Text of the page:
[Edu-sig] How does Python do Pointers?

Michael H. Goldwasser goldwamh at slu.edu
Sun May 4 22:57:46 CEST 2008

Hi Dave,

  For students familiar with C, the most straightforward analogy is
  that ALL of Python's names are akin to C's pointers.  This is
  certainly the closest match of the three C/C++ models (value,
  pointer, reference).

  Even for new programmers with no previous knowledge, we make sure to
  portray names distinctly as pointers to the underlying object in
  memory, rather than to cloud the role of the name versus the value.

  Advantages of this analogy are the consistency of the following

  * Assignment "a = b" creates an alias, whereby a and b both
    reference the same underlying object.

  * Parameter passing is equivalent to passing a pointer in C.
    With a signature,  def foo(bar):, the calling syntax
    foo(myList) simply assigns the formal parameter bar to point to
    the same underlying object as the actual parameter myList. In
    fact, it is exactly the semantics of the standard assignment
    "bar = myList" other than the distinction in scope between the
    local variable and the caller's.

  * None in Python is analogous to NULL in C.

    As an aside, this is why I prefer to compare Python's model to
    pointers in C/C++ rather than to references.  When passing a
    reference variable in C++, the formal parameter must be bound to
    an actual object (you cannot pass a null reference).

  Having used this analogy, there are a few things that should be
  explained to those used to C.

  * You cannot directly manipulate memory addresses in Python as you
    can in C.  Internally, Python's interpretter maintains those
    memory address.  In fact, the value of id(x) is typically the
    underlying memory address.   But you cannot use that address to
    access anything, nor can you do pointer arithmetic as in C.

  * There is an independent issue in that Python's primitive types
    (int/str/tuple) are immutable.  So when passing an integer as a
    parameter, the mechanism is still pass-by-reference however this
    does not give the callee any power to alter the original value.
    I think this is why there are some who errantly characterize
    Python as using pass-by-value .

  As a final aside, if student have any familiarity with Java, the
  Python model is quite simple to explain.  It is precisely that which
  Java uses for all object types.

With regard,

On Sunday May 4, 2008, David MacQuigg wrote: 

>    This was the question from a student at my recent lecture to a class of engineering students studying C.  My answer was brief: It doesn't - arguments are passed by value.  Then I thought, this is really misleading for students of C, where pass-by-value means making a copy of the passed object.  So I'm looking for a simple answer that is complete, but doesn't baffle freshmen whose only experience so far is an introductory course in C.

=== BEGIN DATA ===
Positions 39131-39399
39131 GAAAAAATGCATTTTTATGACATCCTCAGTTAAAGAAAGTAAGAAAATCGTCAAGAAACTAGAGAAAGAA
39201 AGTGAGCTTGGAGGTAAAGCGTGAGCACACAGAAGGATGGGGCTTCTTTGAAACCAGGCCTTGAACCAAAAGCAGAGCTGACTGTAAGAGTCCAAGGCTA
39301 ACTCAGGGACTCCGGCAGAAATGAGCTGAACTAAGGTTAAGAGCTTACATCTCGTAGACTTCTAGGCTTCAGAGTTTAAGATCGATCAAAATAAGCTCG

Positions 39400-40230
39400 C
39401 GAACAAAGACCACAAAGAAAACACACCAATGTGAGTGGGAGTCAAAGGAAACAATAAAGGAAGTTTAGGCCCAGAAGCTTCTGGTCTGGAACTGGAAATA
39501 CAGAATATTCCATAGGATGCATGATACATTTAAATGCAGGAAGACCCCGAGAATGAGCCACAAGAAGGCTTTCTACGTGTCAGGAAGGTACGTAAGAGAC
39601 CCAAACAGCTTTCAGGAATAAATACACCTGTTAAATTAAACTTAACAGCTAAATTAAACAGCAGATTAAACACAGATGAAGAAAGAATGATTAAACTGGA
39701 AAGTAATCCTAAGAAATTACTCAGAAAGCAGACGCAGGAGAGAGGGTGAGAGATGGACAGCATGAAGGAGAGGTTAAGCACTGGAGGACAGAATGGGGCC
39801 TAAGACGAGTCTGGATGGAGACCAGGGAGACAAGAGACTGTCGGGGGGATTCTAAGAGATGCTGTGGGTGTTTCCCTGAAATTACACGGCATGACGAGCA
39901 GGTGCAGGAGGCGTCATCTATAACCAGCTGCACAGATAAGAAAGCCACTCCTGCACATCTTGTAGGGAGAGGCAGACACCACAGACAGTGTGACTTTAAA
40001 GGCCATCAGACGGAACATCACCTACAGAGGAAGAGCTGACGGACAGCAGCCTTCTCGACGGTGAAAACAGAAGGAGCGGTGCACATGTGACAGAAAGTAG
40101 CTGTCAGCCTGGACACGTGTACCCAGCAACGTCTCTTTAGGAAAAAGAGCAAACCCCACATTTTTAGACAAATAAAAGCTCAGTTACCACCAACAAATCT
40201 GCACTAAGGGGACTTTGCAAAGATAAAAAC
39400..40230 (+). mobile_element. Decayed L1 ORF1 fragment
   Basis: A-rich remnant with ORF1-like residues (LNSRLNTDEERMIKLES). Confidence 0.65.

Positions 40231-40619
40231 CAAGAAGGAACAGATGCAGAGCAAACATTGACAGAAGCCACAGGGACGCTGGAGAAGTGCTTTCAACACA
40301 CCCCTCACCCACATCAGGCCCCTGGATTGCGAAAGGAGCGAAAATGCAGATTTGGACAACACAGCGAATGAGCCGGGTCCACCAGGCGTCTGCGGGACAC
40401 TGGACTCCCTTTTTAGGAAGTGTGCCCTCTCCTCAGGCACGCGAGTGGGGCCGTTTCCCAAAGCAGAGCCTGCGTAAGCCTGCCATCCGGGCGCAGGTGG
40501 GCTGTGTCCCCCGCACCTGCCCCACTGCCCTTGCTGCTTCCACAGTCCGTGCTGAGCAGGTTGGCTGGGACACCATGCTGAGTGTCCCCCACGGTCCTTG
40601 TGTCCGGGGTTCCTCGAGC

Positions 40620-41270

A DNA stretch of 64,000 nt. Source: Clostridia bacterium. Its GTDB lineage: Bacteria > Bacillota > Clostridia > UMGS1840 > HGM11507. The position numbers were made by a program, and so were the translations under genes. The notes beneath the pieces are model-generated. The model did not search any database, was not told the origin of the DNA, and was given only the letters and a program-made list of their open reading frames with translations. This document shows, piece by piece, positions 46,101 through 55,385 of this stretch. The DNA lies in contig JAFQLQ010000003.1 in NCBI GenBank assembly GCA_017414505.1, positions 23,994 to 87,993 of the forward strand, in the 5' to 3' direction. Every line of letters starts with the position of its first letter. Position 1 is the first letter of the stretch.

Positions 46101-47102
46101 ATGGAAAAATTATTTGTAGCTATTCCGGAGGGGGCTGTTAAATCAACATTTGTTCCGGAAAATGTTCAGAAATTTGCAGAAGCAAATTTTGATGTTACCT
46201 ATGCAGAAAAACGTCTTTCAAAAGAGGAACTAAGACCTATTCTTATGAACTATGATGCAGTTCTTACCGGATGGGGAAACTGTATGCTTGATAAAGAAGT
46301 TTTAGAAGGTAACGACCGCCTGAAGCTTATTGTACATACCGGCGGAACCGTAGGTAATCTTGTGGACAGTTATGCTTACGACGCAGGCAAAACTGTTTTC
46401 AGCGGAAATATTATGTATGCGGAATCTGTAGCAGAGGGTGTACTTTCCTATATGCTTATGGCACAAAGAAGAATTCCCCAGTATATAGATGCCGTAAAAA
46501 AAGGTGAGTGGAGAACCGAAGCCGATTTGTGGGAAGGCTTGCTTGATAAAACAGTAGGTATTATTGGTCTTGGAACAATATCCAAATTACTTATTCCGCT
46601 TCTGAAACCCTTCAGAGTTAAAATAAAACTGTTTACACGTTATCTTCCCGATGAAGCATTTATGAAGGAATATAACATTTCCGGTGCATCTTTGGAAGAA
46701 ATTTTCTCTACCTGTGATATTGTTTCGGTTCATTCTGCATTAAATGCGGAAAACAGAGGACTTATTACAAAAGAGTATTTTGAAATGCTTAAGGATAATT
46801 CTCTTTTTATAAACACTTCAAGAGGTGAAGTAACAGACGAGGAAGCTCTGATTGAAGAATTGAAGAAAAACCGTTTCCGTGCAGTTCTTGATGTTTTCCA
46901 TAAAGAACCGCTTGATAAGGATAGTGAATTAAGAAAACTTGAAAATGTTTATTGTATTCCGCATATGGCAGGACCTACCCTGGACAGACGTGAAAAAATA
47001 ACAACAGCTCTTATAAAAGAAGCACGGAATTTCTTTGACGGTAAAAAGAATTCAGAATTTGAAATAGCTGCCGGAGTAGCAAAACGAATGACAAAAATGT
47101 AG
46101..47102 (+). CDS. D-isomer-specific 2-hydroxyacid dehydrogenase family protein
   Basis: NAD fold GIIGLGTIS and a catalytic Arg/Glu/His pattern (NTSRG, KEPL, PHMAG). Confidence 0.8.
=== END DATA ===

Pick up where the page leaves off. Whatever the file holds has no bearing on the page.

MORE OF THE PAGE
>    How about this:
>    '''
>    Python doesn't use pointers, but they really aren't needed in Python, because the way objects in memory are accessed is fundamentally different than C.  Objects in Python are "bound" to variable names.  These names are associated with pointers, but that is at a lower level not seen by the Python programmer.  If you need to get down to that level, you should be using C, not Python.
>    ~ '''
>    That's a little better than my first answer, but I could elaborate with further discussion about argument passing.
>    '''
>    You know that in C there are two ways to pass a value to a function: call-by-value and call-by-reference.  Call-by-value puts a copy of the value in the function's memory area.  Call-by-reference passes to the function a pointer to the original value in the caller's memory.  In Python, passing a value to a function is done by "binding" the name of the parameter in the function to the value in the caller's memory.  This is like call-by-reference in C, but the Python programmer never sees the pointer.
>    ~ '''
>    Note that Martelli says "all argument passing in Python is by value" (Python in a Nutshell, p.74), but I think this may be an error.
>    I would be interested in seeing how others would handle this question.
>    -- Dave
>    P.S. The lecture went very well.  The students were enthusiastic, and the Mandelbrot images were stunning!  http://ece.arizona.edu/~edatools/ece175/Lecture  The purpose of the lecture was to introduce students to higher-level programming, and show how C can still play a role when performance is critical.  I'm hoping to expand this to a 3-week sequence of lectures.

       | Michael Goldwasser
       | Associate Professor
       | Dept. Mathematics and Computer Science
       | Saint Louis University
       | 220 North Grand Blvd.
       | St. Louis, MO 63103-2007

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